Vertigo’s Twilight Children #1, written by Gilbert Hernandez with art by Darwyn Cooke, is creepy, oddly mature, and mysterious. The story is set in a small beach community where strange orbs suddenly appear and many characters have dark secrets. There are three kids who venture into a forbidden cave with dire consequences, characters committing adultery, and the town drunk.

This book feels lighthearted but is ultimately going to be dark. Darwyn Cooke is one of my favorite artists and it’s because his books all have the same feel. His art reminds me of the 1930s and therefore I always think his books are set in that time period. This book may be, I doubt it, but you never know. The story is mysterious and intriguing and not at all what I thought this book would be about. I love all of the characters so far. I never thought I would see people in adult situations drawn by Darwyn Cooke. It feels wrong but in the best ways. It fits so well. I will stop now but seriously isn’t Darwyn Cooke just the best.

Finally I want to talk about Rebels. Not a specific issue but rather the series, so far, as a whole. I feel like Brian Wood is doing for the America Revolution what he did for Vikings with Northlanders — which is a fantastic series, as is Rebels. I am just a little disappointed that he decided to keep going. I know I sound a little whiney but I would have liked to have seen him wrap it up and go on to write a new idea. All this being said, I am so in. I love Brain Wood’s writing and I really hope he does more historical stuff beyond the American Revolution and Vikings.

You should check out all of these books. They are all great and I wish I could talk about every book that I read over the last two weeks but I simply don’t have the time. I am going to move away from giving these books a value as none of them were perfect but all of them were fantastic. Just buy them all!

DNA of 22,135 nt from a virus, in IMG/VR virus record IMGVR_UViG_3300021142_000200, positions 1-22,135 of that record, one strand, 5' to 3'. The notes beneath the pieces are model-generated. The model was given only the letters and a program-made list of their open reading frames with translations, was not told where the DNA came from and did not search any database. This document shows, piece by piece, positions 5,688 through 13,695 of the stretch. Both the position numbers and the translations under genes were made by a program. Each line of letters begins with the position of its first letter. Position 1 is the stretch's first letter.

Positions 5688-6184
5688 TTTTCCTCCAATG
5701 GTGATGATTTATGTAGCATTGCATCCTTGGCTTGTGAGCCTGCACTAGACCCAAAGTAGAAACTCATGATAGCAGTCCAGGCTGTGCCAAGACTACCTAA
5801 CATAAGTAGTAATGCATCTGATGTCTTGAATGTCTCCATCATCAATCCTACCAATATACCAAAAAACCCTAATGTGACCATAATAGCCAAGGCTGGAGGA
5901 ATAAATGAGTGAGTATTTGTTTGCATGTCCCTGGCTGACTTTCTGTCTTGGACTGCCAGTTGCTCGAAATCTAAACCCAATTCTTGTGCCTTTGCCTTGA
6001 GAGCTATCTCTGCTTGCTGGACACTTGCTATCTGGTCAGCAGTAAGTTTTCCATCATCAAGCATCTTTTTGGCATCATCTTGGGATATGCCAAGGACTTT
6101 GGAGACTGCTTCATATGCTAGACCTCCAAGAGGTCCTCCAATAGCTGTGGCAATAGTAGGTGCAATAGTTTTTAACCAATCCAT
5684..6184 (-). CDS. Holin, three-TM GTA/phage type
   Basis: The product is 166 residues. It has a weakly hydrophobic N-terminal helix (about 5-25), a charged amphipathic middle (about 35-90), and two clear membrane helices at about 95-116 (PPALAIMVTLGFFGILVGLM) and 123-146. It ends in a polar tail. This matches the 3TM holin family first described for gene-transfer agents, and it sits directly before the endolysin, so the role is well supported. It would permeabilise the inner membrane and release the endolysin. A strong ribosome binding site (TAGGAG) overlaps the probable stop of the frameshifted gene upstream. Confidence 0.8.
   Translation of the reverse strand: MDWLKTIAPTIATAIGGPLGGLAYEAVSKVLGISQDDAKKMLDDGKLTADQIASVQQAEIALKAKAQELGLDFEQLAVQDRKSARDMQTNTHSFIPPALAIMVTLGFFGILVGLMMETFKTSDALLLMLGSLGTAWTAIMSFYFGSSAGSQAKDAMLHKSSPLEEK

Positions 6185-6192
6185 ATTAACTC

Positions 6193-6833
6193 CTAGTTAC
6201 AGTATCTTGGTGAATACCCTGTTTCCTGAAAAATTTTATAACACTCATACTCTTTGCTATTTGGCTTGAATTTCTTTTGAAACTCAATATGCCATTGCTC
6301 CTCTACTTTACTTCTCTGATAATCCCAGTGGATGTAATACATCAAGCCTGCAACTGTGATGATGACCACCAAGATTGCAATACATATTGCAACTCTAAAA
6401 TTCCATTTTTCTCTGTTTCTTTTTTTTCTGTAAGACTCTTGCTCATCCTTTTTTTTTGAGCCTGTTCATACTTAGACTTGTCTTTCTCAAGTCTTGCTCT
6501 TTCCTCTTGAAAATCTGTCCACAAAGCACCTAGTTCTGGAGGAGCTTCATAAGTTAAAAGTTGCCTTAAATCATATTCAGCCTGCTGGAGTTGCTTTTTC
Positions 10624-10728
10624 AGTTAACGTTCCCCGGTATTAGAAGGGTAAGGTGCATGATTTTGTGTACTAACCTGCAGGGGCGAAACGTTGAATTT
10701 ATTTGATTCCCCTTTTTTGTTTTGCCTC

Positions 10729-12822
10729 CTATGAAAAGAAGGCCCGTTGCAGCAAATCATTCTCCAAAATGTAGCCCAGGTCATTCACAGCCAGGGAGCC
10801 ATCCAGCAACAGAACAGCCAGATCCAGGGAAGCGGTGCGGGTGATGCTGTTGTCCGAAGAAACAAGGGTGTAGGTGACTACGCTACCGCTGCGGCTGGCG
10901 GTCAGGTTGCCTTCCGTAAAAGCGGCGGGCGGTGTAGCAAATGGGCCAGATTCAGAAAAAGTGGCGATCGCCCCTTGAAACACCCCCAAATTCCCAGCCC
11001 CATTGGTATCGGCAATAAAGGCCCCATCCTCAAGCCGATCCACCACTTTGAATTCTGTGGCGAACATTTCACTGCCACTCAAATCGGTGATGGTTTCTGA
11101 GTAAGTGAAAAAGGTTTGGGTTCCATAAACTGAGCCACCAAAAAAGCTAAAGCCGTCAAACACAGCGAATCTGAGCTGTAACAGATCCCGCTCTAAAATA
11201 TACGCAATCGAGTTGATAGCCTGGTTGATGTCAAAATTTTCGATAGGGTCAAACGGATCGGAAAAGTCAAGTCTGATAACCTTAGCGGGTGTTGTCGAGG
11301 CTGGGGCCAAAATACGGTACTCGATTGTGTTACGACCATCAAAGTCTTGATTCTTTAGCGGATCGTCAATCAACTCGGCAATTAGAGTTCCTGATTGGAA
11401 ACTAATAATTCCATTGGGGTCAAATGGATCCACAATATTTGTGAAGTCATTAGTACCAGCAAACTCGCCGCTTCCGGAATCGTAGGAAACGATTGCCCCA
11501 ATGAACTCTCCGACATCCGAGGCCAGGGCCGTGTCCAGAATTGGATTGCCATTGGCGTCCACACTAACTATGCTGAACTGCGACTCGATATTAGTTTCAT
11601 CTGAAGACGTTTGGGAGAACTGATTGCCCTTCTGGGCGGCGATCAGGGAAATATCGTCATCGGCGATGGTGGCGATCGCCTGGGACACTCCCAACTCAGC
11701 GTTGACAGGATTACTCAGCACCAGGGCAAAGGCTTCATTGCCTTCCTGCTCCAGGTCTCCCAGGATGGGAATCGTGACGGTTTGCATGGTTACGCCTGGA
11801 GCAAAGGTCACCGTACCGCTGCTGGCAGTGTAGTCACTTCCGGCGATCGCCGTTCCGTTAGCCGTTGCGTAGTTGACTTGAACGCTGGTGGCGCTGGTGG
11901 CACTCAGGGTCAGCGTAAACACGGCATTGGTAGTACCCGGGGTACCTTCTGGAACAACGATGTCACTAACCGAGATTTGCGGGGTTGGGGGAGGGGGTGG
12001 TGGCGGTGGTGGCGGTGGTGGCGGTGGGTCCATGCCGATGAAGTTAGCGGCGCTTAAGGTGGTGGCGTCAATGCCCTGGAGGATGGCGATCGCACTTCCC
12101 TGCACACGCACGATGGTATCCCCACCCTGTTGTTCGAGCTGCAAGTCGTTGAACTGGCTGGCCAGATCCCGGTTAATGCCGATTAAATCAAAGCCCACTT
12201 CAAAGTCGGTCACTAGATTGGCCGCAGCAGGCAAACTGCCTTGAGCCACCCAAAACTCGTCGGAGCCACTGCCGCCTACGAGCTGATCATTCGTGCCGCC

Andrew Dearborn
About Andrew Dearborn (81 Articles)
Andrew Dearborn is a part-time reviewer, long-time reader, and occasional video gamer. He grew up in a small Southern Manitoba town and, as many from his area tend to do, migrated to the "big city" of Winnipeg, where he works full time as a bookseller and event facilitator for McNally Robinson as well as a substitute teacher. He is actively pursuing a career in teaching, having received his Bachelor of Education in high school History and English from the University of Manitoba in 2013. While attending the University of Manitoba he was lucky enough to have one of his many short stories, "Socrates' Last Drink", published in The Manitoban. Andrew is also a bilateral cleft palate, a Mennonite, and a nerd, having started his comic book collection at the tender age of seven with a small stack of hand me down Spider Man and Jack Kirby-drawn Eternals issues. In his spare time he reads, writes and talks... incessantly.